For her work, Lee was made an honorary captain in the New Hampshire State Police on October 27, 1943, making her the first woman to join the International Association of Chiefs of Police.[3][16][17]°

In popular culture[edit]

On November 18, 2017, at the Renwick Gallery, Nora Atkinson, the Lloyd Herman Curator of Craft, with Susan Marks during display of the new film Murder in a Nutshell: The Frances Glessner Lee Story.

See also[edit]


  1. ^ Goldfarb, Bruce (2020). 18 tiny deaths : the untold story of Frances Glessner Lee and the invention of modern forensics. Naperville, Illinois. ISBN 978-1-4926-8047-5. OCLC 1096529139.
  2. ^ a b Hamilton, William L. (2018). "Heiress Plotted 19 Grisly Crimes. Investigation Underway". The New York Times. ISSN 0362-4331. Retrieved February 4, 2018.
  3. ^ a b "Visible Proofs: Forensic Views of the Body: Biographies: Frances Glessner Lee (1878–1962)". United States National Library of Medicine. Retrieved February 4, 2018.
  4. ^ a b "Murder Is Her Hobby: Frances Glessner Lee and The Nutshell Studies of Unexplained Death". Smithsonian American Art Museum. Retrieved February 4, 2018.
  5. ^ Main, Douglas (June 10, 2014). "The 'Mother Of Forensic Science' Built Dollhouse Crime Scenes". Popular Science. Retrieved February 4, 2018.
  6. ^ Botz, Corinne. The Nutshell Studies of Unexplained Death, The Monacelli Press (2004), p. 18.
  7. ^ Kahn, Eve, Murder Downsized (7 Oct 2004), The New York Times.
  8. ^ a b c d e f g h Laura J. Miller, "Frances Glessner Lee: Brief life of a forensic miniaturist: 1878–1962", Harvard Magazine September–October 2005.
  9. ^ Goldfarb, Bruce (2020). 18 tiny deaths : the untold story of Frances Glessner Lee and the invention of modern forensics. Naperville, Illinois. ISBN 978-1-4926-8047-5. OCLC 1096529139.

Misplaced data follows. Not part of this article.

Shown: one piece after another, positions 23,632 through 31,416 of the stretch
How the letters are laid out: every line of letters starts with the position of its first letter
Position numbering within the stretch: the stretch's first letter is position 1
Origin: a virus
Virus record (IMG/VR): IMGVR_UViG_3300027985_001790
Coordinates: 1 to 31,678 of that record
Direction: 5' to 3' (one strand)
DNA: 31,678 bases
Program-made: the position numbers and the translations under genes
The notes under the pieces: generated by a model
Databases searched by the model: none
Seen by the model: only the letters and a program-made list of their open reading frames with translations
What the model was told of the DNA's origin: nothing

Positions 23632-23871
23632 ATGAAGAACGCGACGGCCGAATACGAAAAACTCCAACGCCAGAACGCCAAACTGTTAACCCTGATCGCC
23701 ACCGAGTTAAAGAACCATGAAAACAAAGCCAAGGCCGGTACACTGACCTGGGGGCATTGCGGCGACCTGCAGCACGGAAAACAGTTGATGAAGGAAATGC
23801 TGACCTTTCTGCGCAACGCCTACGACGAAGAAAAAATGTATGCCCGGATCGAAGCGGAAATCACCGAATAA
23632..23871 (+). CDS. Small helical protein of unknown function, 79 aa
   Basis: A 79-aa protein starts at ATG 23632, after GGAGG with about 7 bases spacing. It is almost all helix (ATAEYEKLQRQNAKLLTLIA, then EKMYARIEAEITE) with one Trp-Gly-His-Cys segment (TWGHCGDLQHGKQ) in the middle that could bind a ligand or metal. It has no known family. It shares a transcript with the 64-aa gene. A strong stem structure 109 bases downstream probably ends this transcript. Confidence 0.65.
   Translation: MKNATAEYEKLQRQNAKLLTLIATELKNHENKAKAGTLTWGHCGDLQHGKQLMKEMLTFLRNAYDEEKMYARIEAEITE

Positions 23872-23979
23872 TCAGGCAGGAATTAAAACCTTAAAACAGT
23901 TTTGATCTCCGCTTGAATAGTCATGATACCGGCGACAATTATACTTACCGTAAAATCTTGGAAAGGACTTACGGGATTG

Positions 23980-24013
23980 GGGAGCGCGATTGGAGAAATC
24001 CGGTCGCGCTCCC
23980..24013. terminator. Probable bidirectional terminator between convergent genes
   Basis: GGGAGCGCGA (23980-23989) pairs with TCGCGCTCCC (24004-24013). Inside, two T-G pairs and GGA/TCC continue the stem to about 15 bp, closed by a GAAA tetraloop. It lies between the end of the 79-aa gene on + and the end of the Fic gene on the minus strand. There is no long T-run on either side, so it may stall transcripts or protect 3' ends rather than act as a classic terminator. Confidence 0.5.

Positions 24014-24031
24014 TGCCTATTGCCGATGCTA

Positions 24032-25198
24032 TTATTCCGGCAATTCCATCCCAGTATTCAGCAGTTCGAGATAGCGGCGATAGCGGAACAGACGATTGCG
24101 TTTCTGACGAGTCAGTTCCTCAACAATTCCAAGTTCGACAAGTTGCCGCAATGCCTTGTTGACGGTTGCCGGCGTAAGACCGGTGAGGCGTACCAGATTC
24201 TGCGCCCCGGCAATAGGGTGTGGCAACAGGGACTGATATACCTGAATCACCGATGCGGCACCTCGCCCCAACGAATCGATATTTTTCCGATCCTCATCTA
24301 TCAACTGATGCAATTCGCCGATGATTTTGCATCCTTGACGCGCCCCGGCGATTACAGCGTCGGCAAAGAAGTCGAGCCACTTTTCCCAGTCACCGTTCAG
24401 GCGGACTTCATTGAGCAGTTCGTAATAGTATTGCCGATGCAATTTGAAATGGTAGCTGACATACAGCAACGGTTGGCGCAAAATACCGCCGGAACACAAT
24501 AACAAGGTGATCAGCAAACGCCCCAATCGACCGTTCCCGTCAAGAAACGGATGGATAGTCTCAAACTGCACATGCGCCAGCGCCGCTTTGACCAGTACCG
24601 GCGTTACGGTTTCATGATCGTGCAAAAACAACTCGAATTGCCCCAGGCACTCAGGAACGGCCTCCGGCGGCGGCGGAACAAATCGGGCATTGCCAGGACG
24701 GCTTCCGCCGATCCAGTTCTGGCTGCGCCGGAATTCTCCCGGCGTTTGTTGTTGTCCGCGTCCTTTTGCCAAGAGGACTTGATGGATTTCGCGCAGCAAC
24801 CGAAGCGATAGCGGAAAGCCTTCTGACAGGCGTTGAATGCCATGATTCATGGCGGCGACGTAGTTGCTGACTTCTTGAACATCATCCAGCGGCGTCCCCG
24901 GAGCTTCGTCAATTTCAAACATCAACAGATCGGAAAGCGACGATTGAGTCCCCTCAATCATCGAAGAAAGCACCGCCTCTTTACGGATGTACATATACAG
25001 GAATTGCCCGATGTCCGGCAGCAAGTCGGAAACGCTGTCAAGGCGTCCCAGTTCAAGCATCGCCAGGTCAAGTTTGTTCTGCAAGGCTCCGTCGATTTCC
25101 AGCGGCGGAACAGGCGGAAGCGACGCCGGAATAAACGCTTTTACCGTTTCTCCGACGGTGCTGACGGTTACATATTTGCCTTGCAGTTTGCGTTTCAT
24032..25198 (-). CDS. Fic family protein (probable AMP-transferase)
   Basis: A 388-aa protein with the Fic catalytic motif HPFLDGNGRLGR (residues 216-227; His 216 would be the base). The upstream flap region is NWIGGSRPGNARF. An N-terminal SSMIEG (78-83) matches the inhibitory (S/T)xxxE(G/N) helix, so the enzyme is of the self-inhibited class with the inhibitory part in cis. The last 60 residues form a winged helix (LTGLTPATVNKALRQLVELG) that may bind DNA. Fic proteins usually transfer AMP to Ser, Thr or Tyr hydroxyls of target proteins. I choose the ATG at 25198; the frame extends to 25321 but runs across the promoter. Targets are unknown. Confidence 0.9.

10. ^ "The People". Glessner House Museum. Retrieved March 31, 2016.
  11. ^ Botz, Corinne. The Nutshell Studies of Unexplained Death, The Monacelli Press (2004).
  12. ^ Horowitz-Ghazi, Alexi (November 18, 2017). "The Tiny, Murderous World Of Frances Glessner Lee". National Public Radio. Retrieved February 4, 2018.
  13. ^ Townsend, Catherine (March 28, 2017). "A Look Back At The "Mother Of Forensic Science" And Her Dollhouses Of Death - CrimeFeed". CrimeFeed. Retrieved February 4, 2018.
  14. ^ Katherine Ramsland, The Nutshell Studies of Frances Glessner Lee Archived January 25, 2007, at the Wayback Machine,
  15. ^ a b "The Nutshell Studies of Unexplained Death," Archived July 25, 2016, at the Wayback Machine from American Medical News, August 17, 1992, archived at, retrieved February 4, 2018.
  16. ^ a b Nuwer, Rachel (June 9, 2014). "Murder in Miniature". Slate. ISSN 1091-2339. Retrieved March 31, 2016.
  17. ^ a b Lisa Respers, "Helping to Crack Cases: 'Nutshells': Miniature replicas of crime scenes from the 1930s and 1940s are used in forensics training", The Baltimore Sun, February 24, 1999.
  18. ^ Goldfarb, Bruce (2020). 18 tiny deaths : the untold story of Frances Glessner Lee and the invention of modern forensics. Naperville, Illinois. ISBN 978-1-4926-8047-5. OCLC 1096529139.
  19. ^ Crabtree, Sheigh (May 16, 2007). "The devil is in 'CSI's' details". Los Angeles Times. ISSN 0458-3035. Retrieved February 4, 2018.
  20. ^ Gee, Joshua (2007). Encyclopedia Horrifica. Scholastic. pp. 127. ISBN 978-0439922555.
  21. ^ Kennedy, Cray (October 17, 2017). "Frances Glessner Lee and Erle Stanley Gardner". Glessner House Museum.
  22. ^ "The Smallest of Things". IMDb.
  23. ^ "Murder in a Nutshell Film Screening". Smithsonian American Art Museum. Retrieved February 4, 2018.
  24. ^ NCIS (season 17)
  25. ^

Further reading[edit]